And then there’s the internal factory logistics of how it’s going to be assembled when it’s going to be assembled, where it’s going to be assembled, how it’s going to be picked up, and Where is the end destination going to. And throughout the lifecycle of the manufacturing of a product that changes it doesn’t change on a daily basis, but because products change in terms of material types, specifications, complexity, or simplicity, those logistics fundamentals are constantly a moving feast.
So it takes a lot of management skills to well manage your logistics activity. And then the logistics activity of course scarfs into a number of other key functions. So it keys into engineering when a product is going to be designed and Keys into manufacturing when machine tools are going to be ready to operate in commissioned tooling when the tooling is going to be there, you name it, it touches every facet of the manufacturing cycle. So logistics is something that it actually sounds quite a boring thing, but it’s not easy. It can keep you awake and a lot of nights.
Mitch Kennedy 6:21
Oh my gosh, I like the phrase. So you did that for a while? With Rolls Royce, which is headquartered in England?
Clive Cunliffe 6:28
Headquartered in Darbyshire. From there, I then moved on to joint ventures, which was great. A number of countries were all pretty successful. So that gave me very much a sort of global feel, and travel, something I enjoy. I enjoy dealing with different cultures. And I think when it comes to trying to put together a business proposition that’s partnering with somebody that has to be a win for both parties, and normally one side has got a stronger argument for needing the other and, it’s a rare occasion that you find a joint venture party where it actually works well for both people.
So there’s an awful lot of work that goes into trying to understand what the key requirements are for both stakeholders and then putting a deal together that can then give the market something that it needs. And I found that probably one of the most interesting times in my life actually because simply because of different cultures, different people, travel, and putting deals together. And it drew on all my previous experiences that I did a lot of supply chain work. So supply chain sort of scarfs together a lot of those key elements. So that was for supply chain selection, supply chain design, actually.
And supply chain design has gone through quite a metamorphosis in the last 20 years. And that metamorphosis has been 20 to 30 years ago, there was much less an emphasis on cost. It was about getting a product that was well done, designed, well crafted, and very reliable into the marketplace. And people were less conscious about things like SFC:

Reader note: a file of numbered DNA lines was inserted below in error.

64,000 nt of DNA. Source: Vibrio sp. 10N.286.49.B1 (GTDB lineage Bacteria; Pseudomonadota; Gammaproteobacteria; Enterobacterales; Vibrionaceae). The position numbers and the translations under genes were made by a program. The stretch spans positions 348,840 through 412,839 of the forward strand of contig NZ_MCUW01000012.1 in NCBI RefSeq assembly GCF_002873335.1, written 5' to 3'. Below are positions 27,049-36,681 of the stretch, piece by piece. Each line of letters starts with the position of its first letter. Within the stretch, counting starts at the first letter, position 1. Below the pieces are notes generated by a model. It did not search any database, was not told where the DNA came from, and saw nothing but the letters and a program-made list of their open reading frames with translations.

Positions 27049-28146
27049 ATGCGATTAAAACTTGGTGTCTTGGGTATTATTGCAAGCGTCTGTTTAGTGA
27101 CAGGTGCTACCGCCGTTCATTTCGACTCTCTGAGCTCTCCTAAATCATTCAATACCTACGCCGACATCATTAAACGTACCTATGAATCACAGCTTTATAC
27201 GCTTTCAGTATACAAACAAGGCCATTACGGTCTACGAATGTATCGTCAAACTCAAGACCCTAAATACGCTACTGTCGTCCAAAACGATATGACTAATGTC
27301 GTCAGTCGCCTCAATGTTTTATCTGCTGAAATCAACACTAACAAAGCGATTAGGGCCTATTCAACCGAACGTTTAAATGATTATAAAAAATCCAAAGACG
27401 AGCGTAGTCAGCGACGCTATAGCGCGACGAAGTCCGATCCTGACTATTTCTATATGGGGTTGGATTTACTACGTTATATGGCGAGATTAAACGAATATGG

[Specific fuel consumption is the mass of fuel required to sustain 1 lb of net thrust for 1 hour],
…which is fuel consumption. They were less conscious about the price of the thing because they needed these things to fly or for power generation stations or ships.
But now, and for the last many years, the cost is king. I wouldn’t say it’s King alongside quality, quality is always the optimal, right thing in anything in life. And then probably second to that is cost. The world’s gone through huge changes in terms of looking at supply chain design, and the whole geopolitics of the world, something that has changed a lot. People at one point, some years ago, were running to China, and now they are running away from China. At some point, they’ll be running back to China.
I think it depends on which manufacturing environment you’re in. If you’re in something that you’d classify as a super complex manufacturing environment, which would be like gas turbines, then You have to be obviously very selective about the supplier that you go for. They’ve got to meet all the key criteria right and more and meet a lot of things like quality, cost delivery, and have all the certifications that are needed before they can even be considered.
If you’re making garden furniture, it’s really different. You can get them made somewhere you know, in a basic sand foundry. And it’s fine. And its cost is absolutely King. But even that mindset is changing a little bit now, I think so there are huge think-tanks that are going on about mindsets, so mindsets about supply chains of the future, because supply chains of the past, I think go through a radical cycle probably about every 30 years. And we’re now, I think, is pretty much a big change in terms of the way we think about supply change in the future.
Mitch Kennedy 9:57